campus now in development. Scrappier and trendier than Buckhead, the Westside attracts both top culinary talent and chic boutiques.


Opened to the public last year, Westside Park is now the city’s largest public greenspace. You’ll find a playground, a dog park, 2.5 miles of bicycle and walking paths, and a scenic central reservoir. A boring machine named for Westside native Killer Mike, the “Run the Jewels” rapper, helped fill the reservoir with 2.4 billion gallons of water.


Mujō—which started as a carryout omakase pop-up born of the pandemic—is now one of Atlanta’s toughest-to-book and priciest restaurants. Overseen by chef J. Trent Harris, alum of Michelin-starred restaurants in New York and Tokyo, Mujō offers just 15 seats (691 14th St. NW).

Atlanta’s Westside, made up of dozens of smaller neighborhoods, is one of the city’s buzziest parts of town. One good place to take in the scene is from Rooftop L.O.A, a restaurant and pool, overlooking the Midtown skyline.


Swing by Rooftop L.O.A, an indoor and outdoor restaurant, pool and garden. Though Miami and Mykonos inspired its resort-like design, its view of the Midtown skyline reminds you exactly where you are. Order a jade-colored French 75 made with fresh celery and take in the scene (1115 Howell Mill Rd. NW).

Sid and Ann Mashburn in their menswear clothing shop in the Westside. Ann Mashburn, the women’s boutique, is just next door.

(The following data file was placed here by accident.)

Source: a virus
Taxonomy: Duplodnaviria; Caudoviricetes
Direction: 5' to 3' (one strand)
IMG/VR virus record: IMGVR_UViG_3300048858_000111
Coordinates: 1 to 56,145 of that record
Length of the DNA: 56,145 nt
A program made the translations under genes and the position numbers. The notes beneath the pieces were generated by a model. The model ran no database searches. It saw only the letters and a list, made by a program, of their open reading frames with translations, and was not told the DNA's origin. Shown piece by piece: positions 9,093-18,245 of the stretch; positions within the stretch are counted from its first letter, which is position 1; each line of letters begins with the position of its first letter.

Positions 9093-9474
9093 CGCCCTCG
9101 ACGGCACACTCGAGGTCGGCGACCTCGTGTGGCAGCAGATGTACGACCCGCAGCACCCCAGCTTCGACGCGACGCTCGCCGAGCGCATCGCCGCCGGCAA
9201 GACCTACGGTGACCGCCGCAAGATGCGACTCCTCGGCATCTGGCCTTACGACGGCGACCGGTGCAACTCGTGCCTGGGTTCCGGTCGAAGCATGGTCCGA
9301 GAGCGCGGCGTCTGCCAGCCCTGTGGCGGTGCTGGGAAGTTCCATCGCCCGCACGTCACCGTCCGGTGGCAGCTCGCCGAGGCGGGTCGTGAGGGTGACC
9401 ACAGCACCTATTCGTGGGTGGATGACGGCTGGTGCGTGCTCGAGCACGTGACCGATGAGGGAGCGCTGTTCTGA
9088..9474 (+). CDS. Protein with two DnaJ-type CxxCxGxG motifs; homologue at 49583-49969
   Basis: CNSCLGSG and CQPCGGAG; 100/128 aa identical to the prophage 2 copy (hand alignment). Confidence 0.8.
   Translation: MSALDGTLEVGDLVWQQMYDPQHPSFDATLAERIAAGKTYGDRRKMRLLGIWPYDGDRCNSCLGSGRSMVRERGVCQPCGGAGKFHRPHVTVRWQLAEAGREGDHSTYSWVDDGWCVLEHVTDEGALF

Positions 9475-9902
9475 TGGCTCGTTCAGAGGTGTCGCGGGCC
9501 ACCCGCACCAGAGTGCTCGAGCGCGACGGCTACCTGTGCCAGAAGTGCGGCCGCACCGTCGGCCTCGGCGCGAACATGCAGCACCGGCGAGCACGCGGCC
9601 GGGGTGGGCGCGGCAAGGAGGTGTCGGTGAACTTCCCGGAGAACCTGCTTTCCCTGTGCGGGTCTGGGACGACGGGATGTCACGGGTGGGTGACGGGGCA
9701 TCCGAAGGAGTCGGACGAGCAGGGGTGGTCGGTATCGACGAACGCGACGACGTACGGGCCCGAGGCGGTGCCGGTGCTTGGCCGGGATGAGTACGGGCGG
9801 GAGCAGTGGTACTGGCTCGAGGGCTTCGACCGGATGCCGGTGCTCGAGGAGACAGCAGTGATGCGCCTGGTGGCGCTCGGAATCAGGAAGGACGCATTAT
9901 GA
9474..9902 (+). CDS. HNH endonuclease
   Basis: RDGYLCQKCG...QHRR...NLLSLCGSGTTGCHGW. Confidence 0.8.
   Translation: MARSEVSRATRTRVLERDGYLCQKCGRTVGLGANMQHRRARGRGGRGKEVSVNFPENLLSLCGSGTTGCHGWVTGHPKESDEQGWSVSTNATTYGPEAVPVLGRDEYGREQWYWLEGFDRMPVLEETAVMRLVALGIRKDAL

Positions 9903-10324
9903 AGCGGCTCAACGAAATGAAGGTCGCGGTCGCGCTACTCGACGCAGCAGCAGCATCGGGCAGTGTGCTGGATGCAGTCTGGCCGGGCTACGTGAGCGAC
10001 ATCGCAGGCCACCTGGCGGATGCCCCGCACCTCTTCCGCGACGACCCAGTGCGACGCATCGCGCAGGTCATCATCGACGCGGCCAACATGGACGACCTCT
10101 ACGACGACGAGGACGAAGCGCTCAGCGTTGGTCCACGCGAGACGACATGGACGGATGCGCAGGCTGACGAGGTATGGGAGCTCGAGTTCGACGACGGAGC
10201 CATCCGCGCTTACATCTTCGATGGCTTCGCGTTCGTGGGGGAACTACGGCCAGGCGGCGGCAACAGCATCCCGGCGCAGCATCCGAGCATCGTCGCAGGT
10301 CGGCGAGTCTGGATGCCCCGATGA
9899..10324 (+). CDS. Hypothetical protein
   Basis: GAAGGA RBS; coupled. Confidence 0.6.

New fall sports coats, cashmere sweaters and twill trousers have hit the racks at Atlanta’s standard-bearing menswear shop, Sid Mashburn. Adjoining women’s apparel shop Ann Mashburn trades in silk dresses, leather boots and more. (1198 Howell Mill Rd. NW)


At the 16-story Epicurean hotel, in West Midtown, the numerous eating options begin at the open kitchen of Reverence restaurant in the lobby, and run all the way up to 9th-floor Aerial Kitchen & Bar. Check the event calendar for blind wine tastings, cooking classes and other events in the theater (from about $290 a night).


Historically considered the city’s conventioneer district, the southern end of Atlanta starts Downtown and stretches to Hartsfield-Jackson Atlanta International Airport. This side of town is where many business travelers end up staying. But along with one of the city’s top hotels, the southside offers chances to charge up via indoor and outdoor recreation, from a popular roller skating rink to a racetrack near the airport where you can take a Porsche for a spin before flying home.